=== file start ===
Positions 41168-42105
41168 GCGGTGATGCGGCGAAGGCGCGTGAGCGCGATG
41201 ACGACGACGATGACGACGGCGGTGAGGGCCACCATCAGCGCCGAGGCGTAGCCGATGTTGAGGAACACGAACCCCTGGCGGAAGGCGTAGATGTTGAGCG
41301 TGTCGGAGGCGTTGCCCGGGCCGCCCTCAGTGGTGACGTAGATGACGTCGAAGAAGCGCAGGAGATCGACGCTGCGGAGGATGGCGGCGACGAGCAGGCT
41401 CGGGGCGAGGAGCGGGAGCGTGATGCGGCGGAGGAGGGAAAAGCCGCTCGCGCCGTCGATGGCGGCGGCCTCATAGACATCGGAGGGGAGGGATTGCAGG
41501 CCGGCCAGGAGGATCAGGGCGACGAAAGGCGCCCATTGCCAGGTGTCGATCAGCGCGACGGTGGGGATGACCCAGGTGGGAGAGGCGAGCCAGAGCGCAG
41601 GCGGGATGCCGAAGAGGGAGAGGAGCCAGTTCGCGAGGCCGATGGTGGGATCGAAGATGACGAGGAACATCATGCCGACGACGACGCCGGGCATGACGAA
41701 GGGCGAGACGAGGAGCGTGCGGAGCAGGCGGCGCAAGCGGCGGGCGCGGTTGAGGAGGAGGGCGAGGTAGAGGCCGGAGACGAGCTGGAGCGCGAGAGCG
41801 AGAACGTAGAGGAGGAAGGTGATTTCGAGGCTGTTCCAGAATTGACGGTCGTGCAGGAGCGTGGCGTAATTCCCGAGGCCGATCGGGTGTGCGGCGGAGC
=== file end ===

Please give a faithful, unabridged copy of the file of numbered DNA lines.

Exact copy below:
Positions 41168-42105
41168 GCGGTGATGCGGCGAAGGCGCGTGAGCGCGATG
41201 ACGACGACGATGACGACGGCGGTGAGGGCCACCATCAGCGCCGAGGCGTAGCCGATGTTGAGGAACACGAACCCCTGGCGGAAGGCGTAGATGTTGAGCG
41301 TGTCGGAGGCGTTGCCCGGGCCGCCCTCAGTGGTGACGTAGATGACGTCGAAGAAGCGCAGGAGATCGACGCTGCGGAGGATGGCGGCGACGAGCAGGCT
41401 CGGGGCGAGGAGCGGGAGCGTGATGCGGCGGAGGAGGGAAAAGCCGCTCGCGCCGTCGATGGCGGCGGCCTCATAGACATCGGAGGGGAGGGATTGCAGG
41501 CCGGCCAGGAGGATCAGGGCGACGAAAGGCGCCCATTGCCAGGTGTCGATCAGCGCGACGGTGGGGATGACCCAGGTGGGAGAGGCGAGCCAGAGCGCAG
41601 GCGGGATGCCGAAGAGGGAGAGGAGCCAGTTCGCGAGGCCGATGGTGGGATCGAAGATGACGAGGAACATCATGCCGACGACGACGCCGGGCATGACGAA
41701 GGGCGAGACGAGGAGCGTGCGGAGCAGGCGGCGCAAGCGGCGGGCGCGGTTGAGGAGGAGGGCGAGGTAGAGGCCGGAGACGAGCTGGAGCGCGAGAGCG
41801 AGAACGTAGAGGAGGAAGGTGATTTCGAGGCTGTTCCAGAATTGACGGTCGTGCAGGAGCGTGGCGTAATTCCCGAGGCCGATCGGGTGTGCGGCGGAGC